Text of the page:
The Bear and the Nightingale
I wanted to love The Bear and the Nightingale so much. It's a book that was written with my personal sensibilities in mind. It's a fairy tale set in the wilderness of Russia, a small village full of superstition and religion. It's a dichotomy that's lived in the village for generations and one that gets' altered when a new priest comes to join the village.
The story revolves around a young girl, Vasilisa. Like many fairy tales her mother passes away when she's born and she's stuck with an evil, demanding stepmother who wants nothing to do with her. So instead, Vasilisa is left to her own devices, living her life through her surrogate mother's stories. There are a ton of common fairy tale tropes, twisted in with religion, family dynamics, and a changing society.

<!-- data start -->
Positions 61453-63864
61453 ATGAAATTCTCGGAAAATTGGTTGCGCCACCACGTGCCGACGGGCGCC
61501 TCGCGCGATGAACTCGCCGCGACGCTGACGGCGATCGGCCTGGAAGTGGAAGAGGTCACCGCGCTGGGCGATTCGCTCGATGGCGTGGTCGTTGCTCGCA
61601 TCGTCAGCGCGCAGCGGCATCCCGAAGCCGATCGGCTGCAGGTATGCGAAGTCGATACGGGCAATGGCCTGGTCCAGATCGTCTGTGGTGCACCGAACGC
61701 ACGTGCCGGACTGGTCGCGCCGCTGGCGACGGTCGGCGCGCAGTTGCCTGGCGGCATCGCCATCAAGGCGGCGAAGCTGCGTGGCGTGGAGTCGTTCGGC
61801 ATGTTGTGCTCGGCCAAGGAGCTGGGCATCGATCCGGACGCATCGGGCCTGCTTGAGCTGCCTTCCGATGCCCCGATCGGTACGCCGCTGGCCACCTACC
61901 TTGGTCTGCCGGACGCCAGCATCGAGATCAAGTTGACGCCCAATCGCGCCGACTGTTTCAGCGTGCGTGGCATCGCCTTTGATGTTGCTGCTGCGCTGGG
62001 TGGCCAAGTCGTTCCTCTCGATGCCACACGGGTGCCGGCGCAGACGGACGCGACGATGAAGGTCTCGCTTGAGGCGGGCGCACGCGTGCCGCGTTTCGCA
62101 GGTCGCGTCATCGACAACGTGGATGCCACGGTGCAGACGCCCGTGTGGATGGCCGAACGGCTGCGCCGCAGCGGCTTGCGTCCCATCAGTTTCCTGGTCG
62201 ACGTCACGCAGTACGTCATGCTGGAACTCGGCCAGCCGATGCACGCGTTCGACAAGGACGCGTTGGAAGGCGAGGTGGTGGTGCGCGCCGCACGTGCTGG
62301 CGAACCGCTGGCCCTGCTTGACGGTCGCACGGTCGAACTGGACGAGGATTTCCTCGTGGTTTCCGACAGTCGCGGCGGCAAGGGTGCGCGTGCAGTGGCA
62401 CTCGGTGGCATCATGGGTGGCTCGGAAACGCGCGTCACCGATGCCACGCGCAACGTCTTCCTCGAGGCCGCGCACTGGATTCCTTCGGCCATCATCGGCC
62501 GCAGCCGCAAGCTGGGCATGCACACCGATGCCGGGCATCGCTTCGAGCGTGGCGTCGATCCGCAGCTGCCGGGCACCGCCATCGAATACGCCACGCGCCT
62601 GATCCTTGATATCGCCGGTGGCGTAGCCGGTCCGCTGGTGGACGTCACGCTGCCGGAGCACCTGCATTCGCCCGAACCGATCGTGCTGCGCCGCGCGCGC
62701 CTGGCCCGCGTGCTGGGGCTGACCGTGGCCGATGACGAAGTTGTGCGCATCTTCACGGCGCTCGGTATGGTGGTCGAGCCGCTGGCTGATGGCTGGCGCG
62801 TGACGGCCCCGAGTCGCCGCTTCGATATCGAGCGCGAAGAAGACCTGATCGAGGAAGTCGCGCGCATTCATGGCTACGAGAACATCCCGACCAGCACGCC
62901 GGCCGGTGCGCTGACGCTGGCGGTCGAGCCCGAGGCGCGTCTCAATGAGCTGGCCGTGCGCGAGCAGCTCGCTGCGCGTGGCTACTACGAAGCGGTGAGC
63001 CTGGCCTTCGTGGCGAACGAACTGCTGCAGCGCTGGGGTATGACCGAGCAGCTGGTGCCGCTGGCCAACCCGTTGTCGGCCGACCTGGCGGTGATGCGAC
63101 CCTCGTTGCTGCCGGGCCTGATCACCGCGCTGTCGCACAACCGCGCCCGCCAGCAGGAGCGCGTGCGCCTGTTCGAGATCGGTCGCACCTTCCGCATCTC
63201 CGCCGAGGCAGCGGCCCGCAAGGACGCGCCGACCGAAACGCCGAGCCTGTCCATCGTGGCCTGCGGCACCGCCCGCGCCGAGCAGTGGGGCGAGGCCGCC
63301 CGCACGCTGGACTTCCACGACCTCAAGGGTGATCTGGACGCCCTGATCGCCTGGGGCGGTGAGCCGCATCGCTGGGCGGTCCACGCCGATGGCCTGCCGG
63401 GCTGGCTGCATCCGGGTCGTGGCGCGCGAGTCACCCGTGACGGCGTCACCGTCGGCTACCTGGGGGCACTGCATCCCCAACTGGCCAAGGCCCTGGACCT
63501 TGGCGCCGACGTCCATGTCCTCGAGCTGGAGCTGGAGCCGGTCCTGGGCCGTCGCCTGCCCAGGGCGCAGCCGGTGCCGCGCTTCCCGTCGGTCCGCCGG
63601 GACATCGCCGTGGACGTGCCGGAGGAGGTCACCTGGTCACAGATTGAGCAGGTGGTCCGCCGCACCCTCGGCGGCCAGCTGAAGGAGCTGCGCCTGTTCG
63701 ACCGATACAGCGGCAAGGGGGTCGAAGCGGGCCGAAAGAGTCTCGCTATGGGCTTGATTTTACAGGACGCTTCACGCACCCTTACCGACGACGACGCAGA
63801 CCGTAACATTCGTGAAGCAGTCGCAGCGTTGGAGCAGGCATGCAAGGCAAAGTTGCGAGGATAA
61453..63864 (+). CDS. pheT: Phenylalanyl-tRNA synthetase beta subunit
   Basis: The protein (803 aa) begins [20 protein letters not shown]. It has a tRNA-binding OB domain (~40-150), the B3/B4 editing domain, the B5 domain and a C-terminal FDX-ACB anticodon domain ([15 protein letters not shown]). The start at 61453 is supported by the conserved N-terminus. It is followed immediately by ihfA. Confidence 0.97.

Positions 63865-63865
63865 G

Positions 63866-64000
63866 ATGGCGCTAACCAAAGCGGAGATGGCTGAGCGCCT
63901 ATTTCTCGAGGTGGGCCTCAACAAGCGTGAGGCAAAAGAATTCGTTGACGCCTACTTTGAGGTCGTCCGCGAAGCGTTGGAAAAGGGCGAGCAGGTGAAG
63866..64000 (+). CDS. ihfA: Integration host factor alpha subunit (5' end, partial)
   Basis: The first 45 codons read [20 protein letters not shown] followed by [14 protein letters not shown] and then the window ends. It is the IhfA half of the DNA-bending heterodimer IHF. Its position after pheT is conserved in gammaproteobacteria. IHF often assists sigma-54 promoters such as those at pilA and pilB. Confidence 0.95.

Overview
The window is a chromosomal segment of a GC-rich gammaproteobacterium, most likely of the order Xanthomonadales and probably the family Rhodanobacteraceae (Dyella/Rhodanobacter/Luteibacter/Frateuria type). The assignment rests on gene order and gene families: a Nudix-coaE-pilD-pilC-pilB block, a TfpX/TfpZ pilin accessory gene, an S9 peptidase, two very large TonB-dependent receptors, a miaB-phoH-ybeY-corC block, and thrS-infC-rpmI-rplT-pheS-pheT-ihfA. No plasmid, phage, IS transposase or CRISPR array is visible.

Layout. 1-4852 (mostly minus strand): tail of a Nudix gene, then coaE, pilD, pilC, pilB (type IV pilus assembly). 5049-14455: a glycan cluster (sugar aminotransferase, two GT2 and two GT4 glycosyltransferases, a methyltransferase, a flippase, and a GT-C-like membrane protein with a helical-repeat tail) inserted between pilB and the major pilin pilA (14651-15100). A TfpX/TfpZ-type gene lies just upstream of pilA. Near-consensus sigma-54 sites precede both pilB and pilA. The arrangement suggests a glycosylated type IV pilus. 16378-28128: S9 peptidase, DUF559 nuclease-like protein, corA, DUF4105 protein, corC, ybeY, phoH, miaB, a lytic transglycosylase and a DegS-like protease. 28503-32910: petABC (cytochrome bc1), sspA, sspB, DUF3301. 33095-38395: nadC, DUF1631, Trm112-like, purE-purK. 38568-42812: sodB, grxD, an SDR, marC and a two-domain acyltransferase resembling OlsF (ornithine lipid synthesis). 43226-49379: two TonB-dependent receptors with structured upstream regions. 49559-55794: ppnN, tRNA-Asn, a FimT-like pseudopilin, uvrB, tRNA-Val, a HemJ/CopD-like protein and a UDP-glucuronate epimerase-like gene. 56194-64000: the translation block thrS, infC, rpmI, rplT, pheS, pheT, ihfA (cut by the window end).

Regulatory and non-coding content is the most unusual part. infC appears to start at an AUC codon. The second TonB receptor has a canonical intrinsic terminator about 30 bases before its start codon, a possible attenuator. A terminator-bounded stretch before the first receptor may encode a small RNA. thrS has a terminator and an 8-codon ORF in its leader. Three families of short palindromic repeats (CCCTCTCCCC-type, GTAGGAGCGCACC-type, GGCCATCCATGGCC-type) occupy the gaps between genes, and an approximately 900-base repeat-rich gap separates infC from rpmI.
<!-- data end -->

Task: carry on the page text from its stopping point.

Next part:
What lost me in The Bear and the Nightingale was the bizarre and often nonsensical side tangents the story went down during the first half. There is family plot development for almost no reason. There are also a ton of Russian names that in the audio version made it hard to figure out who was who. I often got confused thinking that potentially we had shifted perspectives, or the story was going to a different place.
Towards the middle of The Bear and the Nightingale we get a harder focus on Vasilisa. She's an amazing character and I could have used more of her and less of everything else. Sadly though the climax and conclusion of the story did absolutely nothing for me. It completely missed any sort of landing it was going for, leaving room for future novels. I didn't totally dislike the book, it was fine, but I so badly wanted to love it far more then I did.